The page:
The Dairy House, St Margaret’s Road
Ca.1600. The original plan form- 2 storey, 2 unit and central entry cross passage has only been noted in 2 other SVBRG surveys, both in Long Load. Old front door. Has a former smoke hood. Space for cheese hoist in dining room, ca. 17th C. Panes of early glass. Roof with smoke black thatch.
Internal evidence shows this was originally a small medieval priests house. The Abbot soon ousted the priest and so commenced the substantial extension of the property over a period of 600 years.
It was known as The Parsonage up until the 19th C. although it ceased to function as such in 1529, being leased after 1530. After the Dissolution of the Monasteries, 1539, the monastic estates passed to the Crown and the Manor of Tintinhull was let to Sir William Petre, Secretary of State, and sub let to Sir John Cuff, farmer of the tithes. In 1546 Edward Napper was assigned the lease and continued to sub let.
In 1559 Nicholas Napper inherited the lease from his brother and in 1669 Thomas, a direct descendant, purchased the manor title and the family finally moved into the house.
Church Street Cottages
Reproduced with the permission of the National Library of Scotland
In 1497 a Church house was built, even rebuilt, out of subscriptions including one from the prior of Montacute for 20/-. This encompassed a brewhouse and a bakehouse and in 1531 was replaced by a stone building. It was converted into poor houses (each with 12 ft x 12ft area) in 1763 and part of it later became the village school.
Built in the early C13th. as an aisle less chancel and nave with a substantial tower. It contains early C16th. pew ends, a Jacobean pulpit with canopy and encaustic tiles celebrating the marriage of Gilbert de Clare and Joan Plantaganet in 1290. The bells were recast by bounty of the people in 1539. During the Civil War in 1645 at the time of the Battle of Langport, Cromwell’s troopers destroyed the windows. Possibly because the troopers saw the Church as having military potential.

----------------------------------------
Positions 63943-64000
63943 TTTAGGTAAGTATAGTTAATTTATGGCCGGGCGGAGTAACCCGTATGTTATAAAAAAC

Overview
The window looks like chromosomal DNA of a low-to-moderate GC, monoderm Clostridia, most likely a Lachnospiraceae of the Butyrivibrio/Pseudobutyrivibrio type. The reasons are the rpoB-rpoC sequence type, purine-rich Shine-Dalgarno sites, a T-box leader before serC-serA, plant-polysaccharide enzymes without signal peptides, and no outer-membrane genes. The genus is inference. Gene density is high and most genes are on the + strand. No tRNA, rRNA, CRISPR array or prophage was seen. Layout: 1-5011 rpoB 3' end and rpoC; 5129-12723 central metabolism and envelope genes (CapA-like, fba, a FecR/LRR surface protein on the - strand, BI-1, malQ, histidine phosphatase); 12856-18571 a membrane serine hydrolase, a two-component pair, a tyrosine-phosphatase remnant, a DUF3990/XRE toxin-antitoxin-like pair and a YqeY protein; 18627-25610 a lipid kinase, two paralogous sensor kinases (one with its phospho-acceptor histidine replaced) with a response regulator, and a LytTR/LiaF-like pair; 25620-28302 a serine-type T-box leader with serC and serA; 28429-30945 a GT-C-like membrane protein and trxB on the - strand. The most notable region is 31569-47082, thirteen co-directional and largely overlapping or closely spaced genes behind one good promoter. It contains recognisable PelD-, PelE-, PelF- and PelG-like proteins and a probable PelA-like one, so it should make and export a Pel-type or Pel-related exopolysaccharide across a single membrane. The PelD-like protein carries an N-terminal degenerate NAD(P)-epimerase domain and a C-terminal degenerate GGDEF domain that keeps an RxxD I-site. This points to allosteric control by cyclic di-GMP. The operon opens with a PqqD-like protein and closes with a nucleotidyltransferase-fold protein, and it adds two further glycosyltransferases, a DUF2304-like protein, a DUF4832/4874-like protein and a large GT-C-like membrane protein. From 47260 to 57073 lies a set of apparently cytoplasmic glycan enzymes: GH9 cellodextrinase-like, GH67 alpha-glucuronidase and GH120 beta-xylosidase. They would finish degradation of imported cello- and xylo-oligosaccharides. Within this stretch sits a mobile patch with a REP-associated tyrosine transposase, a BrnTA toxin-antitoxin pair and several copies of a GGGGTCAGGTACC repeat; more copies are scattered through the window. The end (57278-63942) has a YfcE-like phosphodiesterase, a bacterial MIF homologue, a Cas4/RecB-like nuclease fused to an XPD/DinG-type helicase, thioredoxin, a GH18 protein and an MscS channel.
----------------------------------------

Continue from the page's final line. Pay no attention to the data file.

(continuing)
The Stonyn Door
This was brought from the ruins of the Norman Castle at Montacute as part of the repairs to the churchyard wall in 1518. It has texts in Latin which read ‘Let us go into the house of God rejoicing and Truly this is a holy place’.
Cross passage early C16th, 1 ½ storey build. Smoke bay. Jointed cruck. Originally cob, post and truss construction. Remains of rod and daub walling survive.
Front elevation rebuilt/re-fenestrated, walls and roof raised, mid 17th C – done in 2 stages, the left before the more symmetrical right. Plank and muntin partitions, framed ceiling. Possibly cheese loft at rear.
A Non Conformist Chapel was built onto the left side of the building in 1869.
A bit of an enigma; with mid C16th origins. The east end is either the remnant of a 3 unit house or was a 2 unit gable entry establishment. This was upgraded in the early C17th, raising the walls to provide 2 full storeys, re-fenestrating the South front and adding the cross passage and kitchen end. Ca. 1800 the north wing was added as a dairy/cheese room with a cheese loft over.
At one time this was part of the 33 acres in Tintinhull belonging to Exeter College, Oxford. Deeds exist to C14th
Possibly has similar origins to College Farm. Ham stone ashlar on a rubble plinth; stepped coped gables, originally thatched roof. Later slated and now clay tiled. Contains inglenook fireplaces (with 1602 date) , newel stairs, and heavily chamfered beams. Appears to be 3 unit, cross passage in plan, but may have originated as a 2 unit, gable entry house in the mid C16th. The rear, south wing, a service room, may have been integral at this time.Possibly upgraded C17th. with installation of the fireplaces during the Tudor Ice Age.
Prepared by D Robbins and E Lorch for SVBRG tour July 2004
Modified for TLHG web site October 2004 and 20 July 2022